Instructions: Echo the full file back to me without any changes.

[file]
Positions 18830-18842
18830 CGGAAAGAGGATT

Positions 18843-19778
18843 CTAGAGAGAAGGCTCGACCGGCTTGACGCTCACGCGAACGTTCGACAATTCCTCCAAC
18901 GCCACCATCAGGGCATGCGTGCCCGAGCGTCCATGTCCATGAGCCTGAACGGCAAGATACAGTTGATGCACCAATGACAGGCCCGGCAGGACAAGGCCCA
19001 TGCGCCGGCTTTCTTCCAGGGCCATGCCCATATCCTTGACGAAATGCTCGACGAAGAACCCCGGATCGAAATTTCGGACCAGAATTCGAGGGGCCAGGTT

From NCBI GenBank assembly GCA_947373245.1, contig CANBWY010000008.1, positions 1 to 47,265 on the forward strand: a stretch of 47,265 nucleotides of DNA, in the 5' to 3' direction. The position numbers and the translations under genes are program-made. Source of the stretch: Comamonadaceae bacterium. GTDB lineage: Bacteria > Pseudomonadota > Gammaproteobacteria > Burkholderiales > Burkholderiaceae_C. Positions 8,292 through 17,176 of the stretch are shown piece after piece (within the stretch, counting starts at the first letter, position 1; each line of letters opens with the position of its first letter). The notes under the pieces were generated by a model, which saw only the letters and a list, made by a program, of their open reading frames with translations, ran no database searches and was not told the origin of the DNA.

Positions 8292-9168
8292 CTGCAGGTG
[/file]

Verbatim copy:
Positions 18830-18842
18830 CGGAAAGAGGATT

Positions 18843-19778
18843 CTAGAGAGAAGGCTCGACCGGCTTGACGCTCACGCGAACGTTCGACAATTCCTCCAAC
18901 GCCACCATCAGGGCATGCGTGCCCGAGCGTCCATGTCCATGAGCCTGAACGGCAAGATACAGTTGATGCACCAATGACAGGCCCGGCAGGACAAGGCCCA
19001 TGCGCCGGCTTTCTTCCAGGGCCATGCCCATATCCTTGACGAAATGCTCGACGAAGAACCCCGGATCGAAATTTCGGACCAGAATTCGAGGGGCCAGGTT

From NCBI GenBank assembly GCA_947373245.1, contig CANBWY010000008.1, positions 1 to 47,265 on the forward strand: a stretch of 47,265 nucleotides of DNA, in the 5' to 3' direction. The position numbers and the translations under genes are program-made. Source of the stretch: Comamonadaceae bacterium. GTDB lineage: Bacteria > Pseudomonadota > Gammaproteobacteria > Burkholderiales > Burkholderiaceae_C. Positions 8,292 through 17,176 of the stretch are shown piece after piece (within the stretch, counting starts at the first letter, position 1; each line of letters opens with the position of its first letter). The notes under the pieces were generated by a model, which saw only the letters and a list, made by a program, of their open reading frames with translations, ran no database searches and was not told the origin of the DNA.

Positions 8292-9168
8292 CTGCAGGTG